The cognitive machine learning algorithms have reached a 75 percent accuracy rate for detecting fraudulent insurance claims. With better data, both customers and insurers benefit, she said, because insurers can develop better products based on more accurate assessments, and customers will pay for exactly what they need. The more standard, predictable claims are handled by machine learning algorithms, Breen said, and the human underwriter is essentially fine-tuning the entire process and intervening in cases that need higher-order decision-making. She expects that the number of applications a human underwriter will be required to handle will significantly drop as machine learning makes even more of a foray into the insurance industry.
With the aid of AI workflows, it is also possible to develop applications which enable the early recognition of losses, e.g. Munich Re has already successfully piloted such an application: "Our Early Loss Detection (ELD) platform continuously evaluates over 16,000 news sources and searches for previously defined loss events. The risk management platform M.I.N.D., another successful pilot project already successfully in use on the market, helps insurers, reinsurers and loss adjusters to create transparency on risks together and better appraise these.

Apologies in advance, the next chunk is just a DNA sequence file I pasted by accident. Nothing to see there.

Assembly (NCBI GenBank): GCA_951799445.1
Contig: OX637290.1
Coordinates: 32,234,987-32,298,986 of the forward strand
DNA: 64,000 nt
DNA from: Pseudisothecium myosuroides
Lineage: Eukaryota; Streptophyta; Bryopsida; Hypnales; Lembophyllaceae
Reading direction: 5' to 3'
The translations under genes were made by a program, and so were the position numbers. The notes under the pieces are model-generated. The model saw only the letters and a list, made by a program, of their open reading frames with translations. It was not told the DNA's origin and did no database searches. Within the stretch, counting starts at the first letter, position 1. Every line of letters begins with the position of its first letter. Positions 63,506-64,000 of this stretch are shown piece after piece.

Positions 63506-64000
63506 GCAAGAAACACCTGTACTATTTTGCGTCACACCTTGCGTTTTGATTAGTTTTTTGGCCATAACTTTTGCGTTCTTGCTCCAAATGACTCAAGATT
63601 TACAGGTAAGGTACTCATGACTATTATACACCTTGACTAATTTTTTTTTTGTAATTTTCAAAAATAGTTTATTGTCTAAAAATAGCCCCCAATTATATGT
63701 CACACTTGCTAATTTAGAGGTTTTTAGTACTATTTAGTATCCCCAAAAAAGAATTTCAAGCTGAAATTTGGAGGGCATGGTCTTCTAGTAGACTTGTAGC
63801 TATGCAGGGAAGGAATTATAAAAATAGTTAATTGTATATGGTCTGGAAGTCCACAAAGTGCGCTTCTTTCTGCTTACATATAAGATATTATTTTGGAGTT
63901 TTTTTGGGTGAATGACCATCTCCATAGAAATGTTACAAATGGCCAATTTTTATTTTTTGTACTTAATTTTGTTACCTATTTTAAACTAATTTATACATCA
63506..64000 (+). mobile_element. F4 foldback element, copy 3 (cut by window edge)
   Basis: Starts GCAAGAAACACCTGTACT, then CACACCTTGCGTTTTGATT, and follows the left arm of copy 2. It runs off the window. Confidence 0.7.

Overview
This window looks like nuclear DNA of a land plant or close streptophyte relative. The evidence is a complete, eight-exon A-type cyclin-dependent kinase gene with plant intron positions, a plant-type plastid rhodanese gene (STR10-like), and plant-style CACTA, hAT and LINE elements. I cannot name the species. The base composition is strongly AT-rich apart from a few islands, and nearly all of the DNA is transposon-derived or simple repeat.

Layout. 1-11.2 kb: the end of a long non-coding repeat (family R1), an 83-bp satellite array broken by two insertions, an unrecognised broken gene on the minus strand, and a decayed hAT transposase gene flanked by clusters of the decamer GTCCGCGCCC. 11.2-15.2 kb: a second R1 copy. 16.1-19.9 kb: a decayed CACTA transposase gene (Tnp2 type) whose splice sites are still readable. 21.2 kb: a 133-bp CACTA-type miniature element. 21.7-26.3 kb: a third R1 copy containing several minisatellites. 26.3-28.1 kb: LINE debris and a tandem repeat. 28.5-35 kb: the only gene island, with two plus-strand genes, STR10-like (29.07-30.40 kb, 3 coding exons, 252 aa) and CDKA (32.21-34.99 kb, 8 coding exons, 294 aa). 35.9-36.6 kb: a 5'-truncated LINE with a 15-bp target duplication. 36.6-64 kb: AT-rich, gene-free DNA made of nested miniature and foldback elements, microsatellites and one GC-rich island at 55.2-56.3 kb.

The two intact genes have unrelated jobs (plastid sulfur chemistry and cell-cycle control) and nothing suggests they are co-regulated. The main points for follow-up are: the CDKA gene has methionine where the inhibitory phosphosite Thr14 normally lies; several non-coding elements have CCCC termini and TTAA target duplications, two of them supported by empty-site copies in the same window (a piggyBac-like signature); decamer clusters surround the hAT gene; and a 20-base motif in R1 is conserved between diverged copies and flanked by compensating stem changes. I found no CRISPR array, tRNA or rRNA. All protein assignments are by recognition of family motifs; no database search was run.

Property insurers are preparing to fly dozens of drones over homes and businesses to assess damage in the wake of Tropical Storm Harvey, the first widespread use of unmanned aircraft to size up catastrophe claims. To be sure, insurance adjusters will still be climbing on thousands of roofs to inspect damage in person. State Farm, the largest homeowners' and personal car insurer in Texas, isn't currently using drones in its Harvey claims handling, a spokeswoman said. Private-sector commercial property insurance does often cover flooding, and claims costs for those insurers are expected to total billions of dollars in the Houston area.